For everyone who enjoys their bikes as colorful as possible, you better take a peek at the Aaron Ross bike check to gain some inspiration.
Aaron is known not only for his amazing bike control but his wicked bike color choices, too.
Below, you will find a few of his versions over the years.
If you want to be up-to-date with what Aaron runs and when he will change his bike for some other color, make sure you follow him on Instagram.
Or go and watch Aaron Ross’s videos that are taking things to the extremes.
Aaron Ross Sunday & Odyssey Bike Check
Frame: Sunday Nightshift 21″
Bar: Odyssey BOSS V2 bar
Stem: Odyssey BOSS V2 top load BMX stem
Fork: Odyssey R25 BMX forks
Chain: Odyssey Bluebird chain
Seat: Odyssey Mexican Blanket BMX seat
Cranks: Odyssey Thunderbolt, 175mm cranks
Pedals: Odyssey Grandstand V2 plastic BMX pedals
Sprocket: Odyssey Utility Pro BMX sprocket
Front Wheel: G-Sport Roloway front BMX hub, G-sport Rollcage BMX rim
Rear Wheel: Odyssey Clutch V2 freecoaster hub, G-sport Rollcage rim
Tires: Odyssey Path Pro tire (rear), Odyssey Aitken tire (front)
Pegs: 2 x Sunday Seeley plastic BMX pegs, 4.5″
Brake: Odyssey Evo 2.5
Brake Pads: Ghost Pads – Clear
Brake Leverr: Odyssey Monolever Small
Brake Cable: Odyssey Linear Slic
GET AARON’S SIGNATURE PARTS:
Aaron also likes to switch things up a little bit, changing his bike with a new street frame size from time to time.
It’s something he hasn’t done in years, but he loves it.
In short, Aaron’s bike is a set of Sunday and Odyssey parts with two G-Sport parts.
For the frame, Ross went with a 21″ Sunday Nightshift (note, he is 6’0″ tall). He also went with different offset Odyssey forks, picking the R25’s.
Additionally, he rocks his signature BOSS V2 bar and stem, Ross V2 tires, and Keyboard V2 grips. You can either watch the recent video bike check below or hit up Sunday Bikes for a full list of parts.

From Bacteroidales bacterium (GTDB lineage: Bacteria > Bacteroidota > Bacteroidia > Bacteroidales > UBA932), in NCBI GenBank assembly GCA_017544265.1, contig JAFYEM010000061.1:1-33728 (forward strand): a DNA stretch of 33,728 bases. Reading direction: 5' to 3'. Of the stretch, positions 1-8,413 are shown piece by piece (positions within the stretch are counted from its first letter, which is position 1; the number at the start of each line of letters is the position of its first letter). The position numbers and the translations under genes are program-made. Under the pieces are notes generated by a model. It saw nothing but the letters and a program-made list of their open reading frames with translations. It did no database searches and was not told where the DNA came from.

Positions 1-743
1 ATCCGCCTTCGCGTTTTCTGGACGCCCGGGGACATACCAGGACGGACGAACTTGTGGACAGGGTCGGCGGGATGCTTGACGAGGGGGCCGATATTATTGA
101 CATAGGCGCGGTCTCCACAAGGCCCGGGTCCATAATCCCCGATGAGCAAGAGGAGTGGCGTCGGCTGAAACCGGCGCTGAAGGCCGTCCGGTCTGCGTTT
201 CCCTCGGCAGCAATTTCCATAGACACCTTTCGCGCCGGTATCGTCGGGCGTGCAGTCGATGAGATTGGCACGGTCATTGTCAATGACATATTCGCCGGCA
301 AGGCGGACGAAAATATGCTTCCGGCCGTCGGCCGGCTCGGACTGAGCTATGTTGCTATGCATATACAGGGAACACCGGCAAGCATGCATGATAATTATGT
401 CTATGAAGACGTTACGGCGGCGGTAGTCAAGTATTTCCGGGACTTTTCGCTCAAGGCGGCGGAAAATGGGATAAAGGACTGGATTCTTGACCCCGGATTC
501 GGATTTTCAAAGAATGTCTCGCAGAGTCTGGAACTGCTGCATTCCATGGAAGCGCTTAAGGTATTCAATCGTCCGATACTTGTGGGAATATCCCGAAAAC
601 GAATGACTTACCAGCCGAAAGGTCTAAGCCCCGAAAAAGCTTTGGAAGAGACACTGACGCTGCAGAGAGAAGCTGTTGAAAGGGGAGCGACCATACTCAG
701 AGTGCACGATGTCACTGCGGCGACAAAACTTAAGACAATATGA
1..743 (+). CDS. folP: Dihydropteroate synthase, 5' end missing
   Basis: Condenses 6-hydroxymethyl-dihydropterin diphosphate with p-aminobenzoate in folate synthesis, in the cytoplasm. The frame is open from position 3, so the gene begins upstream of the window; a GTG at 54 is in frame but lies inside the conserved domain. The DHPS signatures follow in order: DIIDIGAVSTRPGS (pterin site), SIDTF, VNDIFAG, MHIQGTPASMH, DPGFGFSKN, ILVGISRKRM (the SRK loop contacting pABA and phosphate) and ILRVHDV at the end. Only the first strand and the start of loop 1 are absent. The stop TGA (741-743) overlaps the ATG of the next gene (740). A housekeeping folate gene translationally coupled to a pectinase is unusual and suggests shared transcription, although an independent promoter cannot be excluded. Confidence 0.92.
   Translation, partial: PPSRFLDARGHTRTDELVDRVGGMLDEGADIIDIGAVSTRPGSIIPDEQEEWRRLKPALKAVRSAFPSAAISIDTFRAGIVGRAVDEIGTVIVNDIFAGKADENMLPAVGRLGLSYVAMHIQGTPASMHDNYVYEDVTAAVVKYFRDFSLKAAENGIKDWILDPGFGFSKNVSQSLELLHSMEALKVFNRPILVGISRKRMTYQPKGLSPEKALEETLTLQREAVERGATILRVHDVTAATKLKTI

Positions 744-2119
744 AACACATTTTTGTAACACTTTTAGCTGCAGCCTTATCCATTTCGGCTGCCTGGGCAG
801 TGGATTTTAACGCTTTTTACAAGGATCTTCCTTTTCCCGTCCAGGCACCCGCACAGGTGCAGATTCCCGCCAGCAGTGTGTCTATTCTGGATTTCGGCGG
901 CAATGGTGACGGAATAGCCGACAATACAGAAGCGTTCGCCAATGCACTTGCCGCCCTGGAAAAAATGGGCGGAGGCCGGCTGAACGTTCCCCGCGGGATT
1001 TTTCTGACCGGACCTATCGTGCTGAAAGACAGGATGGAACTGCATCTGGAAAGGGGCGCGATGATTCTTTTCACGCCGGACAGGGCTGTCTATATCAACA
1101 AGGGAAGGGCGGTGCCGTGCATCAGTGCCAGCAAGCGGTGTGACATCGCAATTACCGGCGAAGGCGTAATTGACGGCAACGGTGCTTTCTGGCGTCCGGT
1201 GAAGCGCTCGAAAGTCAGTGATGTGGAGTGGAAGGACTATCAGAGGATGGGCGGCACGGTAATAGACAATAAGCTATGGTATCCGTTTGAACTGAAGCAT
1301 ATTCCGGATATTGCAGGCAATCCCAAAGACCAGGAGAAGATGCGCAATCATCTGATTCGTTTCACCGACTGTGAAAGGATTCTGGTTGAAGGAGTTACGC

If you are interested in another Sunday bike build, go check Broc Raiford’s bike check.
Do not forget to follow Aarons on Instagram where you can see all sorts of stunts and whatnot on his latest bike build.
Featured photo by: Sunday’s video bike check.
Old Aaron Ross Bike Checks
1. Sunday Bikes bike check 2021
It seems like Aaron Ross has had more video bike checks than anyone in BMX throughout his years in BMX.
This one is from early 2021, going over his pink Sunday Nightshift build.
This one is a little different, though, as we learn when Aaron mentions that this is the first time in years that he has changed the size of his bike.
He went with a longer frame with a steeper fork offset which he seems to be enjoying from the video.
There’s no riding in here, but there are many great b-roll shots of his bike that pair well with his reasoning behind it.
2. Ride BMX bike check 2018
In this What I Ride video bike check from 2018 with Aaron Ross, he gives us his frame and parts rundown.
Although this video is a short one at just under 2 and a half minutes, there is still a ton of in-depth explanation behind Aaron’s part choices and some insight into his signature parts, like the seat he was running at this time.
The seat is an Odyssey Starmap seat with constellations of different things Aaron loves.
3. 2011 bike check
In 2011, Aaron Ross had a signature colorway of his complete bike with Sunday that had the nickname Sunkist Orange.
Aaron goes over this bike in-depth which is a really awesome look at this unique bike that has become very desirable over time.
The little details on this one are what make it interesting.
From the frame details sticker on the seat tube that imitates nutrition facts to the seat material that reveals a different color when ripped away to everything else, this bike is super awesome.
4. Watch Aaron build a bike
This video from early 2016 is a different take on a bike check where Aaron Ross builds up a new bike on location at Empire.
Aaron gives some insight throughout the process of building the bike on things like using triflow to install grips and explains why he likes stretching them in the process.
There’s also a piece in here about how he airs new tires up as much as possible before letting some out to try to make the tires look as big as possible.
There’s some mention of the other parts used to build the bike, ultimately making this is a nice little look at how he builds a new BMX setup.